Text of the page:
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System Archetypes in Michigan House Senior Living

System Archetypes in Michigan House Senior Living

According to Senge (2006), systems archetypes consist of creating a balance between process and delay, shifting the burden, growth limits, shifting the burden to the intervening party, escalation, success to the successful, eroding goals, tragedy to the commons, growth and underinvestment and fixes that fail. Michigan House Senior Living, where I work, uses various systems archetypes to measure the organization’s performance. One of the system archetypes is drifting goals. Our organization uses a causal loop diagram to resolve the gap between a current reality, such as a decrease in caregivers, and the goal, which is having one caregiver for every two clients at the facility.

A casual loop diagram demonstrates the relationship between corrective action, delays between the effect and action within the system, and the drifting of goals to address the delays in implementing the corrective action (Plack et al., 2019). In our organization, resolving the issue of the shortage of caregivers is managed by taking the corrective action of hiring more caregivers, but sometimes there are delays because there is stiff competition for qualified caregivers, leading to external pressure to hire entry-level caregivers and train them. Opting to employ entry-level caregivers and train them results in goal drift because the existing qualified caregivers have to take care of more than one client before the newly hired caregivers are trained to meet the organization’s standards.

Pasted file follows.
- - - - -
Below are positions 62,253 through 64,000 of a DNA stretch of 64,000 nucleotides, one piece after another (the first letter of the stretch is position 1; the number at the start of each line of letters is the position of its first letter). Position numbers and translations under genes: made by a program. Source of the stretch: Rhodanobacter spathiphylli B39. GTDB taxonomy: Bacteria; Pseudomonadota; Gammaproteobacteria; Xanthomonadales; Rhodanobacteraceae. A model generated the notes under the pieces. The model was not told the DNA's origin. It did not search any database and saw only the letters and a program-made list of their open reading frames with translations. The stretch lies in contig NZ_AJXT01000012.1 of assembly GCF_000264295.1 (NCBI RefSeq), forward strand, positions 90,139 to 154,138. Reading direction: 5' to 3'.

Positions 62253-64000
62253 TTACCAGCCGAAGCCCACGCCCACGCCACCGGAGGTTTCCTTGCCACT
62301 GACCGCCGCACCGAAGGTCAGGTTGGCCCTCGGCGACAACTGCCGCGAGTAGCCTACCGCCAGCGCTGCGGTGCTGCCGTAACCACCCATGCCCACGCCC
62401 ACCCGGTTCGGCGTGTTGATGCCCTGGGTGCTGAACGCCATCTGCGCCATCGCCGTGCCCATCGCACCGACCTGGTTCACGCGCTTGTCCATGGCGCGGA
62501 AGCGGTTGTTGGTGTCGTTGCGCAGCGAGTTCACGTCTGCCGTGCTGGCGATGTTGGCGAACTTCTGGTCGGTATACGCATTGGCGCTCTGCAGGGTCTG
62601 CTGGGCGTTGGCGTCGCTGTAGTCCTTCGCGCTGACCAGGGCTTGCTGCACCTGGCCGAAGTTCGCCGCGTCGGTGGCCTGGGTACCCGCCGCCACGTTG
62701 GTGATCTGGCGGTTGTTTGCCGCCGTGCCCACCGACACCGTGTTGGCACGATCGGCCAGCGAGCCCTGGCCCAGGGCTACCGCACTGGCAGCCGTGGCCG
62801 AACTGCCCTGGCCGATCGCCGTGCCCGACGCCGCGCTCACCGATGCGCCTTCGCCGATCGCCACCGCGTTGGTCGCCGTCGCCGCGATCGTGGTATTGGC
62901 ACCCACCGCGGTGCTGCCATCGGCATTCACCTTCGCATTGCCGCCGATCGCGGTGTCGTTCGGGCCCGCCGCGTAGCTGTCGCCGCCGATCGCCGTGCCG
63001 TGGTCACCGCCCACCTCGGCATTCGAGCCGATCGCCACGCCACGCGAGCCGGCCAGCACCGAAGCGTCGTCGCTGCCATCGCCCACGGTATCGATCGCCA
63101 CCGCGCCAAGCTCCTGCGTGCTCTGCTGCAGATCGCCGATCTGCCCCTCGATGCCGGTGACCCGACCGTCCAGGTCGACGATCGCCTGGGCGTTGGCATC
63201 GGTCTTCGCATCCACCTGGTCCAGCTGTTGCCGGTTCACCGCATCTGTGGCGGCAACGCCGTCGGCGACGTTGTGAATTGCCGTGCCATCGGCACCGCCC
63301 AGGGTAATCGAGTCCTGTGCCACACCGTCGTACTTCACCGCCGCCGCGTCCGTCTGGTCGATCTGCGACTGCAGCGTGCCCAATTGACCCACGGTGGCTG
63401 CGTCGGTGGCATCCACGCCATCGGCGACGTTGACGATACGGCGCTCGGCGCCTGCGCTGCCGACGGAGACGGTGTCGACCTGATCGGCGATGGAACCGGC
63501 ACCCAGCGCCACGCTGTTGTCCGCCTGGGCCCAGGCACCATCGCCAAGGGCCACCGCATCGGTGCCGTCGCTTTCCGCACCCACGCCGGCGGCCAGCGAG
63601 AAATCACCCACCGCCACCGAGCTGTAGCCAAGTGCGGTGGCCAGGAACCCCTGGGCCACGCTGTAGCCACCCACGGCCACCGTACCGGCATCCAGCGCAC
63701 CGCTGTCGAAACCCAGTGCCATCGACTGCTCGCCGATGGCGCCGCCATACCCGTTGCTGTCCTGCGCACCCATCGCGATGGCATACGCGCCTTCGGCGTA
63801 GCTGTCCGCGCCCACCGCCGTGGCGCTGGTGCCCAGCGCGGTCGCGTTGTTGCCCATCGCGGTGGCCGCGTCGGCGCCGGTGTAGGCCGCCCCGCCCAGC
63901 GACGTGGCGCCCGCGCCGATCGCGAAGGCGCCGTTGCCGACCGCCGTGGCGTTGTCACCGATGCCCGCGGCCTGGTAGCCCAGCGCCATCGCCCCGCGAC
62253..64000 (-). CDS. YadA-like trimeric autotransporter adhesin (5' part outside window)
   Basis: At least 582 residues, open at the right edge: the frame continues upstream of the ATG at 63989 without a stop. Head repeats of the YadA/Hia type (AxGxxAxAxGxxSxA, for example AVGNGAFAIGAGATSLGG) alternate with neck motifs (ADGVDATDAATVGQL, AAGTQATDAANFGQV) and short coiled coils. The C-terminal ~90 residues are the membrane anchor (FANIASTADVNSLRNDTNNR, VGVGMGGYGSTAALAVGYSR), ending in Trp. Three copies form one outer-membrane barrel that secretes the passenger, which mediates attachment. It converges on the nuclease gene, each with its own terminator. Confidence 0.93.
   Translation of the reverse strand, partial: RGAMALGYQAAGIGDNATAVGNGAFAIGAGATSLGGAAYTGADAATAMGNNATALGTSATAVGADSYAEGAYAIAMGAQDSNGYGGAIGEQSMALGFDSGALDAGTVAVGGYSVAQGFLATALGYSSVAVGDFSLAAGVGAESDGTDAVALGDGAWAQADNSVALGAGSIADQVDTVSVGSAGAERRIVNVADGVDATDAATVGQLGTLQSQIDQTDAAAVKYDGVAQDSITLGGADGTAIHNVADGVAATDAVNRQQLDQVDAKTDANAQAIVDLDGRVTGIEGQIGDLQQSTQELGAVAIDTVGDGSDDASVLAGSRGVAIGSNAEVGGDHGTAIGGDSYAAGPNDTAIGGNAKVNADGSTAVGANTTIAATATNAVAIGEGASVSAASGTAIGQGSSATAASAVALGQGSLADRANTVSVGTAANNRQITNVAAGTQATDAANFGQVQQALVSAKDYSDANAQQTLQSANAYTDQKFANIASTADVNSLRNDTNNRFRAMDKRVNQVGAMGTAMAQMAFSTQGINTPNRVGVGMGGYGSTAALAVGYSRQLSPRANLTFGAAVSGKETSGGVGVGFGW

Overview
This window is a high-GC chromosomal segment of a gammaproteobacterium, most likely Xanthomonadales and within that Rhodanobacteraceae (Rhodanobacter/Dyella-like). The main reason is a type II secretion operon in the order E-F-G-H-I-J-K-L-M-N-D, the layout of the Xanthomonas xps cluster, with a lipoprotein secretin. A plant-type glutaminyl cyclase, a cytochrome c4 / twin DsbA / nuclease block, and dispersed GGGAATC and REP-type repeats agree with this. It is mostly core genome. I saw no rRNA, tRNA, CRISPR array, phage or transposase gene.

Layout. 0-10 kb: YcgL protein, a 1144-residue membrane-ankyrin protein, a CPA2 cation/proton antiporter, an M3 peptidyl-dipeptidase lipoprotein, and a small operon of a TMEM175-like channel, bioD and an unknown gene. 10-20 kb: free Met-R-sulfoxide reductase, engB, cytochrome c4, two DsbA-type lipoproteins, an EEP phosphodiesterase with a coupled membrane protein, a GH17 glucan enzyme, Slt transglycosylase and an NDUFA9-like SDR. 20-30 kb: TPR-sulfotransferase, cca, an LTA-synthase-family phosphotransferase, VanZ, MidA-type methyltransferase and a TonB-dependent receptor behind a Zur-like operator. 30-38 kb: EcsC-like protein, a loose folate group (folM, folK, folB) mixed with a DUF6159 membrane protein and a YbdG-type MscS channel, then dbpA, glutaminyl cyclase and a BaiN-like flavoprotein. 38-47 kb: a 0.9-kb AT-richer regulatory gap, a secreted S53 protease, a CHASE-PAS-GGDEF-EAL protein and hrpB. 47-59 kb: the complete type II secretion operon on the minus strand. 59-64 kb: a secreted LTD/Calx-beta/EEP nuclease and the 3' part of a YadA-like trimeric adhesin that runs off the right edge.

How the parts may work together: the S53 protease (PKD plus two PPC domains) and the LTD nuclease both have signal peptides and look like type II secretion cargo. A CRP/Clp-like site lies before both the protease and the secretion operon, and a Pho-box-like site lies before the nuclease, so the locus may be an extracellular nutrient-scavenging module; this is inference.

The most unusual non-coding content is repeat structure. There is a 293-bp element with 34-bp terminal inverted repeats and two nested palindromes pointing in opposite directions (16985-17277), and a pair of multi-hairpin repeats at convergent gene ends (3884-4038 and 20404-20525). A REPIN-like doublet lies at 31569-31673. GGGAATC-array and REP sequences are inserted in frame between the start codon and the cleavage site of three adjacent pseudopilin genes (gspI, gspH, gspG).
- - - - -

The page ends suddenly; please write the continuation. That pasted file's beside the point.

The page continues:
The second systems archetype in our organization is fixes that fail. Over the past year, the organization has experienced an increase in clients and a shortage of caregivers. The organization has been forced to hire caregivers based on availability rather than skills and experience and training them to equip them with the skills needed to meet the organization’s expectations to resolve this problem. Unfortunately, most newly hired caregivers make mistakes and offer poor-quality care, leading to increased customer complaints, which affects the organization’s overall performance and reputation. According to Konetzka (2020), residents in nursing homes cannot monitor their care, exert political influence, or advocate for themselves. Therefore, when the caregivers are unable to offer the quality of care they need, they put them at risk of illness and death, which leads to the third archetype, limits to success.


Konetzka, R. T. (2020). The challenges of improving nursing home quality. JAMA Network Open, 3(1).

Plack, M. M., Goldman, E. F., Scott, A. R., & Brundage, S. B. (2019). Systems thinking in the healthcare professions: A guide for educators and clinicians. Washington, DC: The George Washington University.

Senge, P. M. (2006). The fifth discipline: The art and practice of the learning organization. Doubleday.


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System Archetypes in Michigan House Senior Living

System Archetypes in Michigan House Senior Living

A system thinking perspective looks for certain patterns of structure that recur again and again. Senge refers to these patterns as “systems archetypes.” Senge has identified eight system archetypes. Senge argues that mastering the system archetypes puts an organization on the path of system thinking. In this assignment, you will explore system archetypes in your own organization.

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